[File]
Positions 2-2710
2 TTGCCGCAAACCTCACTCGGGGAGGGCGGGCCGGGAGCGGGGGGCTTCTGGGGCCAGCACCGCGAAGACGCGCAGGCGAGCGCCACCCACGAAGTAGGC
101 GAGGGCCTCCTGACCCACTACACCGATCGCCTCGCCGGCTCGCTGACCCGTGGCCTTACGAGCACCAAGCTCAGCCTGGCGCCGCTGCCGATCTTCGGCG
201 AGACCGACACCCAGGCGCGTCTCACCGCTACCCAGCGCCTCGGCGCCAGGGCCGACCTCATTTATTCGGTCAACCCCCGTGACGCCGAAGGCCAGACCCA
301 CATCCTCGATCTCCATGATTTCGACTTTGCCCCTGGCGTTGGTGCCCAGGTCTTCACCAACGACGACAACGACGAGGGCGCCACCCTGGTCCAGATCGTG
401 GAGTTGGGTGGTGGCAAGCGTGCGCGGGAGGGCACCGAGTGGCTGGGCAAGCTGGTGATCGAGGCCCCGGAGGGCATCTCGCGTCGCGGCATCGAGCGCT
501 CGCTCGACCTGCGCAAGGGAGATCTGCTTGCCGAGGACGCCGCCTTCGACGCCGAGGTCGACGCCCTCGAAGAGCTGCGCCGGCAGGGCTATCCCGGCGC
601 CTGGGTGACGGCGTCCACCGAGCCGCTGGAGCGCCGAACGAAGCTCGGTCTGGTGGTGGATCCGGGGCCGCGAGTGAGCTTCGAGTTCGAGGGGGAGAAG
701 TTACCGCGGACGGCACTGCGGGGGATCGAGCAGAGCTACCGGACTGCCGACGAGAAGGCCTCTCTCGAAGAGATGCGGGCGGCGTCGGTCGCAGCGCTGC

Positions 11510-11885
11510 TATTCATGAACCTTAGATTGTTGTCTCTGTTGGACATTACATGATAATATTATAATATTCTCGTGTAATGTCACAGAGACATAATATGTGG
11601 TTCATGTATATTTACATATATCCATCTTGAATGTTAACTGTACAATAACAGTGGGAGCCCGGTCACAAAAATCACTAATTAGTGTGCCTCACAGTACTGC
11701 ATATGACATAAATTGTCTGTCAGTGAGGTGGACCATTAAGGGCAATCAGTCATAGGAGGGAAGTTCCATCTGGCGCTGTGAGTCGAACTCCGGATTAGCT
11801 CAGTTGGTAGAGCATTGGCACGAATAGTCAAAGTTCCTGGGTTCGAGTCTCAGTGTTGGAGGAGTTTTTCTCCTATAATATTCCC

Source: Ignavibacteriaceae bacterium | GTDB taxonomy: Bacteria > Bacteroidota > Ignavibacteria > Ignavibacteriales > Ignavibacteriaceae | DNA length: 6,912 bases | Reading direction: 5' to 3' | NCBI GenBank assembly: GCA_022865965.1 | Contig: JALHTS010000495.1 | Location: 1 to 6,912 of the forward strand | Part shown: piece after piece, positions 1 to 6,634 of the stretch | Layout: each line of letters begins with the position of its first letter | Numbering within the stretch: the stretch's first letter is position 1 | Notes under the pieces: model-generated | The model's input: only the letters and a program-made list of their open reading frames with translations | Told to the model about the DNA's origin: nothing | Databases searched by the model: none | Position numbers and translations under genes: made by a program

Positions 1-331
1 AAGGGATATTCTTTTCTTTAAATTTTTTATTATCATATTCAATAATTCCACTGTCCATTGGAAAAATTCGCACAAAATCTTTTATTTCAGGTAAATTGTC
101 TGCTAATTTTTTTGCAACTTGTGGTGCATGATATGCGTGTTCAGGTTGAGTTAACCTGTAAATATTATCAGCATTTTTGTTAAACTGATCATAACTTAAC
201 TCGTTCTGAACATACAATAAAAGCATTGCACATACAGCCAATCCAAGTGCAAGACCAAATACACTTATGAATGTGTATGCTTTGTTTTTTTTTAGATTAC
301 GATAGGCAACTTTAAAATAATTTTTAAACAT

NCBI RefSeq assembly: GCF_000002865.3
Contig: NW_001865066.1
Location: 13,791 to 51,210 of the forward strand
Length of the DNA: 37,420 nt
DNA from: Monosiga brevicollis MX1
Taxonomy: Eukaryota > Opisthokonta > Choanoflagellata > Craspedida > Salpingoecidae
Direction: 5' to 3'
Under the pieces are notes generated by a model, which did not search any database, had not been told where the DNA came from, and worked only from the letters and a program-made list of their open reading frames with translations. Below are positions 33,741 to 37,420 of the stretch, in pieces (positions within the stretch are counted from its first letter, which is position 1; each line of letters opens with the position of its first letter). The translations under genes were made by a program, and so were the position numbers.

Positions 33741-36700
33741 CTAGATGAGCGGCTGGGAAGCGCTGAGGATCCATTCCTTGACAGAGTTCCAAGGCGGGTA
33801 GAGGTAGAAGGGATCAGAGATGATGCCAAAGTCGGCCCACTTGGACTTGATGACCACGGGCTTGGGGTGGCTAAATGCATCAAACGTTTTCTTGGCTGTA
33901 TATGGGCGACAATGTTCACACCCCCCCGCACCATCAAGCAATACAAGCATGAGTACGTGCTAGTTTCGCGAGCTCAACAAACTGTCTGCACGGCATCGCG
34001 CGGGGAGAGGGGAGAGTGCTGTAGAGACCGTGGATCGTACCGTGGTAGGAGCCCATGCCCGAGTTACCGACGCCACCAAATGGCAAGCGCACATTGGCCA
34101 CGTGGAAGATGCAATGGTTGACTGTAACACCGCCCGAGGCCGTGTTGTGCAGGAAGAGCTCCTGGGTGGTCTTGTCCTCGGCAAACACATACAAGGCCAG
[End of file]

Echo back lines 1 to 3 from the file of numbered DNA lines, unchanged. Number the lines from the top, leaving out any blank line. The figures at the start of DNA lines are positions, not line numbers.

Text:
Positions 2-2710
2 TTGCCGCAAACCTCACTCGGGGAGGGCGGGCCGGGAGCGGGGGGCTTCTGGGGCCAGCACCGCGAAGACGCGCAGGCGAGCGCCACCCACGAAGTAGGC
101 GAGGGCCTCCTGACCCACTACACCGATCGCCTCGCCGGCTCGCTGACCCGTGGCCTTACGAGCACCAAGCTCAGCCTGGCGCCGCTGCCGATCTTCGGCG